by Paul Lawrence Dunbar (1872 – 1906)
If life were but a dream, my Love,
And death the waking time;
If day had not a beam, my Love,
And night had not a rhyme,—
A barren, barren world were this
Without one saving gleam;
I ‘d only ask that with a kiss
You ‘d wake me from the dream.
If dreaming were the sum of days,
And loving were the bane;
If battling for a wreath of bays
Could soothe a heart in pain,—
I ‘d scorn the meed of battle’s might,
All other aims above
I ‘d choose the human’s higher right,
To suffer and to love!
Slow Through The Dark
By Paul Lawrence Dunbar
Slow moves the pageant of a climbing race;
Their footsteps drag far, far below the height,
And, unprevailing by their utmost might,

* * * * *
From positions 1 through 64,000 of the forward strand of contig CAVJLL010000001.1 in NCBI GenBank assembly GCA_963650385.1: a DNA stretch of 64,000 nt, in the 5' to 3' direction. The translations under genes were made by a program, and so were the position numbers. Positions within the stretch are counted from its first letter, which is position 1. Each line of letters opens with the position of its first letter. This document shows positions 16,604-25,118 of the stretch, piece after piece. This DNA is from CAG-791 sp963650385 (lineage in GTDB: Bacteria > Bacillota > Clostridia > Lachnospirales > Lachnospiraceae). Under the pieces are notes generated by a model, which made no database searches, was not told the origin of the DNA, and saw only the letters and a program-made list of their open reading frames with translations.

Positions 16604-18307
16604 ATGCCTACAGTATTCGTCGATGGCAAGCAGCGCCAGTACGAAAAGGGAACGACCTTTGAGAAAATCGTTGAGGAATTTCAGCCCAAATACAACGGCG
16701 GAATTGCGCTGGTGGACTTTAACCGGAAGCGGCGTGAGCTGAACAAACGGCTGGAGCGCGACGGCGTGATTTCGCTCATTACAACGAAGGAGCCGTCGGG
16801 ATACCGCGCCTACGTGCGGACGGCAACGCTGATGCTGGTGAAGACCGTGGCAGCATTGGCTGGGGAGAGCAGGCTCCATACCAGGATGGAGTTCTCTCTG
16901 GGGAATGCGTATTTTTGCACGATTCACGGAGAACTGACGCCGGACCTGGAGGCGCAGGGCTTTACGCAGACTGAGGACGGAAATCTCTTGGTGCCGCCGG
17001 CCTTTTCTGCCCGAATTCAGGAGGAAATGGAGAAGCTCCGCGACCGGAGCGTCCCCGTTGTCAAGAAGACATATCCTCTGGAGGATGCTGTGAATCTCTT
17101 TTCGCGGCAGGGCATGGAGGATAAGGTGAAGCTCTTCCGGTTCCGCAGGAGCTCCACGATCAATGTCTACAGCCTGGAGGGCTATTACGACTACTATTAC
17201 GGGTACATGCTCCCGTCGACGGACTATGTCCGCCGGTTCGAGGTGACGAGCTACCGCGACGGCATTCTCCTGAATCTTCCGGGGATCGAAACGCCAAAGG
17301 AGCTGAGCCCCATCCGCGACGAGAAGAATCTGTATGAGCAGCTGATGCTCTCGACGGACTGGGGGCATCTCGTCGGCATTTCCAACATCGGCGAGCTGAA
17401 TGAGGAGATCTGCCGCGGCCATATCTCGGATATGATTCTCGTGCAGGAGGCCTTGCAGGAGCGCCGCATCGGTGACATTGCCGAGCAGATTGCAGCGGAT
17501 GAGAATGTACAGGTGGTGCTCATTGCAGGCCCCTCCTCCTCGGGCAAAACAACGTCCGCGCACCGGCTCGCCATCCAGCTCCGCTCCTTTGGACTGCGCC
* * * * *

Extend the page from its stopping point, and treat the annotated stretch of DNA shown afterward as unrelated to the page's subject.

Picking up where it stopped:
Seem faltering downward from each hard won place.
No strange, swift-sprung exception we; we trace
A devious way thro’ dim, uncertain light,–
Our hope, through the long vistaed years, a sight
Of that our Captain’s soul sees face to face.
Who, faithless, faltering that the road is steep,
Now raiseth up his drear insistent cry?
Who stoppeth here to spend a while in sleep
Or curseth that the storm obscures the sky?
Heed not the darkness round you, dull and deep;
The clouds grow thickest when the summit’s nigh.